As we spend the last two days here in Du'An, we can't help but thank Father for all his provisions. Our team from FPC have stayed free from illness and injuries. A number of our brothers and sisters have been strickened with various ailments. Due to some schedule conflicts at the DuGao school, those of us who taught there had to meet with our classes for 10 straight days. None of the illnesses were serious and it was tended to by one brother (an MD) from Australia.
We have not only share our personal testimonies with students but witnessed a number who profess an acceptance of His Son. We delivered Bibles to 4 teen-age girls in a remote village. They all wanted to learn more about the Son and His Father. What a blessing and unique previlege to share our beliefs with these unreached people. One student in our class asked that we pray for him. We aren't certain of his real faith, but the seeds have been planted. Several students had questions about Father's love for us and asked how He can love everyone. Does He have enough to go around. These are profound questions.
The normal weather in Du'An is hot and humid. We have been deluges with heavy rains for the past week. Some of our planned outdoors activities had to be changed because of the weather. But the Father has a reason for everything. The rain has helped clean the air and reduce the daytime temperatures. The theme for this year's English camp is the Olympics. All of the classes were assigned a country to represent during the closing ceremonies. Susana had Kenya, and I Malaysia. Our closing ceremonies took place on Wed nite and had to be moved indoors because of thundershowers. Jack's closing ceremonies were held tonight (Thurs).
The purpose of this mission is not only to teach English but to share the gospel. We based the English teachings on the Beatitudes from Matthew 5. "The Life of Eight" teaches the students about humility, kindness, forgiveness, honesty and more. Even though the students at this time are not professed believers, they have exemplfied these virtues. Almost all of them come from rural farm villages. They do not have much worldly possessions. I am humbled by their kindness, honesty and caring attitude. They respect their elders and hold all of their teachers in high esteem. It has been a real blessing to have witnessed to these students. Our prayers is that the seeds that we have planted will take root so that His name will be glorified.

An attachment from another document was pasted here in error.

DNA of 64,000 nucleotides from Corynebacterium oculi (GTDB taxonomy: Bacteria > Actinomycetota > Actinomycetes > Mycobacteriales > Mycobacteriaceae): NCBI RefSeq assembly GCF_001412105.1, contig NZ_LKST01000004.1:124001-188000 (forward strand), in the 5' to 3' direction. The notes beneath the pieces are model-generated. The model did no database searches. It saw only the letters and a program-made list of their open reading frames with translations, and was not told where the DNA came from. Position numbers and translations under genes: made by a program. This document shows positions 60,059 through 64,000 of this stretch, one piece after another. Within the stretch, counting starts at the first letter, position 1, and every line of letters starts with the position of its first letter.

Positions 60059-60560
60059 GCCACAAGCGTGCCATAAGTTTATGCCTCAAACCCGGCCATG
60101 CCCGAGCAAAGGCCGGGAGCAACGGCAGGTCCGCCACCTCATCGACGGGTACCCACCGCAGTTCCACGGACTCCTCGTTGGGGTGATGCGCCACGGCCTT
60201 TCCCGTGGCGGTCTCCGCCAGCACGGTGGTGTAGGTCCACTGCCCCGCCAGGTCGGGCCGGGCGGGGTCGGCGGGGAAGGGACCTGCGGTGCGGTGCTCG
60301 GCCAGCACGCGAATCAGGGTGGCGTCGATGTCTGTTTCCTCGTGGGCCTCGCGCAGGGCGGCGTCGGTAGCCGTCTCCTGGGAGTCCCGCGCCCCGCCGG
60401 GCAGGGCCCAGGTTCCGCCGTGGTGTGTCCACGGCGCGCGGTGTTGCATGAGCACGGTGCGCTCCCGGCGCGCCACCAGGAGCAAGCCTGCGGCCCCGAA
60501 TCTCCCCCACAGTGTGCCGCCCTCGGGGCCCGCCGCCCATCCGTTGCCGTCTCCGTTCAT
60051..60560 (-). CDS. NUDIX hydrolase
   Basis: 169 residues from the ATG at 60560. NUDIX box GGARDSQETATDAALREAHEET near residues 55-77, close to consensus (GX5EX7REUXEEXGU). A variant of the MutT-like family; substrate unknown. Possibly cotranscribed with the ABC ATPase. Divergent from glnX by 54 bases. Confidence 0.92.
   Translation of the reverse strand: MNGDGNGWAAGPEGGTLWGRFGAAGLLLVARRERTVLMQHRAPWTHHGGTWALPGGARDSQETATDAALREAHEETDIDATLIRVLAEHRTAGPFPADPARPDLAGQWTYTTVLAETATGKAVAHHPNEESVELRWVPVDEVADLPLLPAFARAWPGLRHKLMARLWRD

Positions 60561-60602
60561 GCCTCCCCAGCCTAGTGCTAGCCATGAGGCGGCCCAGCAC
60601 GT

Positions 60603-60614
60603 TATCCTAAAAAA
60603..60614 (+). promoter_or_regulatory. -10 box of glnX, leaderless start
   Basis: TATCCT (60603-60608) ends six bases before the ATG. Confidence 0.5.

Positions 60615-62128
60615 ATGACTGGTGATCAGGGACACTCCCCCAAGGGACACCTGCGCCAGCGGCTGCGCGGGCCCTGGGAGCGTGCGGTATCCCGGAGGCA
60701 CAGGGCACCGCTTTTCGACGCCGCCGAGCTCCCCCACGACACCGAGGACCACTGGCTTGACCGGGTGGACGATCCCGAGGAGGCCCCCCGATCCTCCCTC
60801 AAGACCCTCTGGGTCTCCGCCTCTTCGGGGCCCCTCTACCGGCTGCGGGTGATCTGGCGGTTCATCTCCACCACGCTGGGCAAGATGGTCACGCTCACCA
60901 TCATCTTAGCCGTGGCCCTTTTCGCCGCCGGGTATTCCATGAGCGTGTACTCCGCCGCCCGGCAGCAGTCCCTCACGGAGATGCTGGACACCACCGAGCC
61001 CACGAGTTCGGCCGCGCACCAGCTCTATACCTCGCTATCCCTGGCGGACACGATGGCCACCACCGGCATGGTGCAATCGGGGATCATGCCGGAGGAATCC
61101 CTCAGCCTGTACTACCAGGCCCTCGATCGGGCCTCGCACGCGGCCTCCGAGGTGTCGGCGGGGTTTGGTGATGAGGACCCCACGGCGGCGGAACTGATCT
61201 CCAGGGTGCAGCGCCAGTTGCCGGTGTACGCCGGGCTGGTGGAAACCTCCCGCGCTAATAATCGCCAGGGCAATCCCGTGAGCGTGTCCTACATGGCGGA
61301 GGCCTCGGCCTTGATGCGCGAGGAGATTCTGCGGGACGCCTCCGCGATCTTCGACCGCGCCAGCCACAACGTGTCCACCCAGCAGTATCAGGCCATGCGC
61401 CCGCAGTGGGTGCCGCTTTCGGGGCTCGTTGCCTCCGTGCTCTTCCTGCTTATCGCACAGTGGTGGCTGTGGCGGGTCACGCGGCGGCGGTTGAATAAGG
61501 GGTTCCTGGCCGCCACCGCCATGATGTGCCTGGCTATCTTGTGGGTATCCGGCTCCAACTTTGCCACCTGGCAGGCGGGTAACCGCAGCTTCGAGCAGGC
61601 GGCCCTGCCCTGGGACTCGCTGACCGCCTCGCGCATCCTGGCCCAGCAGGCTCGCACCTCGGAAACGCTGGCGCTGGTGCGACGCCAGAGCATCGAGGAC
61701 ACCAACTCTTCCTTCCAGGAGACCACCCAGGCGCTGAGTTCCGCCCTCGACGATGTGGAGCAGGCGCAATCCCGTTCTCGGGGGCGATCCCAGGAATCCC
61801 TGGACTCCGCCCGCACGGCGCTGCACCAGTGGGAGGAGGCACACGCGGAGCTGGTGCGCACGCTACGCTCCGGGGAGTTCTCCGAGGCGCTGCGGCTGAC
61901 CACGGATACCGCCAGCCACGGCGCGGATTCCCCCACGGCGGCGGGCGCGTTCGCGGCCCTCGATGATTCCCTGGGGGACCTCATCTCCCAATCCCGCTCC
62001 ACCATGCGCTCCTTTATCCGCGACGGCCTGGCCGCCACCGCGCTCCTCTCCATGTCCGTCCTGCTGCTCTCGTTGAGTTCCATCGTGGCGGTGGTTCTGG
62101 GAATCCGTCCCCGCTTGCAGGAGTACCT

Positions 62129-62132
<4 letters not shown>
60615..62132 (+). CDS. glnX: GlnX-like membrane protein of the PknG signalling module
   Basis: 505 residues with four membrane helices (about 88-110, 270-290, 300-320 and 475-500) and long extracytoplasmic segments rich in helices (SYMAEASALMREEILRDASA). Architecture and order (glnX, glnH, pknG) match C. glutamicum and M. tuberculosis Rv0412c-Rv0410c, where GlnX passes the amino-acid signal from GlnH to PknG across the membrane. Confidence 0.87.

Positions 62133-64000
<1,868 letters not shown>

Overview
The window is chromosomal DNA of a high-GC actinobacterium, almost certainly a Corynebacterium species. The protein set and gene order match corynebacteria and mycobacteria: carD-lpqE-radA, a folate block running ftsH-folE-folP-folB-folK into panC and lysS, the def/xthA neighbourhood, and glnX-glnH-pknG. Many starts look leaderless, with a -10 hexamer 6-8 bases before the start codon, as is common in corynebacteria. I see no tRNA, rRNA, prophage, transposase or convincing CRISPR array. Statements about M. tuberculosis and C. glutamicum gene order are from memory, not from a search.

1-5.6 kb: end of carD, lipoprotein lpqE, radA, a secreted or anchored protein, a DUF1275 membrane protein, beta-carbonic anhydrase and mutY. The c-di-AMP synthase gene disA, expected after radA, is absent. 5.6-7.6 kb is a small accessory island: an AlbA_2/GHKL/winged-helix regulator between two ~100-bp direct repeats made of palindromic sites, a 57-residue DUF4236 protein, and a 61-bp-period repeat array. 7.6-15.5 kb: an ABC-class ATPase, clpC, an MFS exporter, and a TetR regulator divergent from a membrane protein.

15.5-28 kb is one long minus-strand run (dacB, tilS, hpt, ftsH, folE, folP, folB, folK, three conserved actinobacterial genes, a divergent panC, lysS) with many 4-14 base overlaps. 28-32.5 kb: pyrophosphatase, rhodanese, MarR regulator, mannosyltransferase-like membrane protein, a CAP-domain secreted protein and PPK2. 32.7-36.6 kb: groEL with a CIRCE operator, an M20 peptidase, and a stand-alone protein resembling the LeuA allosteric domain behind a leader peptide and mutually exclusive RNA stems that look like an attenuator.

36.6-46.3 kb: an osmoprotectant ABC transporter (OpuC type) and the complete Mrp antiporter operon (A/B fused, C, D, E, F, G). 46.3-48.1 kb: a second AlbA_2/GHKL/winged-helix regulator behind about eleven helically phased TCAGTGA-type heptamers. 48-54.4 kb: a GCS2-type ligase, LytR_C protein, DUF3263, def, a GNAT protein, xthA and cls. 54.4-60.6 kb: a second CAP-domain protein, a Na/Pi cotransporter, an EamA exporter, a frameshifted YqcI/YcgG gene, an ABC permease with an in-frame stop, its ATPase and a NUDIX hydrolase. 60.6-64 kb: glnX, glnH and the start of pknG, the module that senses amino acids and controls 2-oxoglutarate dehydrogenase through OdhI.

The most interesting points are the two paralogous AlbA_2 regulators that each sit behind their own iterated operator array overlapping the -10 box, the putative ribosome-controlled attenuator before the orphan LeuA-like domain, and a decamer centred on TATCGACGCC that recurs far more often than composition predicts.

Please remember us in your talk with Father and ask for travel mercies as we proceed home over the next several days. Hope to see and talk to you soon. John
I apologize for not being able to blog earlier but my internet access has been pretty sporadic and when I've had it, I haven't been able to log into this page. But all is going well in China, especially at Yao Zhong. It's great to be part of a team that works so well together and, through God's grace, serve as examples of His love. Up to this point my class has gone really well with most of the highlights occuring over the weekend. Over that period of time, my class was gifted with the ability to have a great mandarin speaking teacher share creation with them and try to explain some of the more complicated elements of the Christian faith such as the trinity. Later on that Sunday, as John shared with you, we had a cultural service and then had the ability to take our classes out to the town. At that time, my teaching partners and I had the opportunity to share our testimonies with the students and show how God has worked for His glory in our lives and blessed us all. We then took them to see the book cafe where one of the local Christian women shared her testimony with them and explained the functions of the cafe to them. Although none of our students has come out and been truly converted, the spirit of God stirring their hearts is evident as multiple students "borrowed" Bibles or other informational books and devotionals. Today the team was especially encouraged during a time when we were all feeling a little tired and many people were sick. We had the priviledge of having three former students give their testimonies of how they became Christians and how the English camp impacted their lives. We were also greatly encouraged by the knowledge that six of our servers at breakfast and lunch had also become Christians. God is working wonders in China and it is extremely exciting to watch and be a part of. If the church could continue to keep the entire team in your prayers throughout the remainder of the week that would be really appreciated. There are a lot of sick people right now who are either missing from action of not having the full impact they could if they were healthy. There is also a huge storm system, a typhoon, moving into the area tonight and tomorrow and the weather doesn't look promising at all (squalls of wind and torrential rain for the vast majority of the day tomorrrow), so please pray that that doesn't hinder our activities too much or leave permanate damage on the town. Most of all though, please continue to pray that God keeps working in the students hearts and prepares them to hear the gospel we have to share with them, and that He blesses us with the grace, patience, words, and love to reach out to these kids.Thank you!!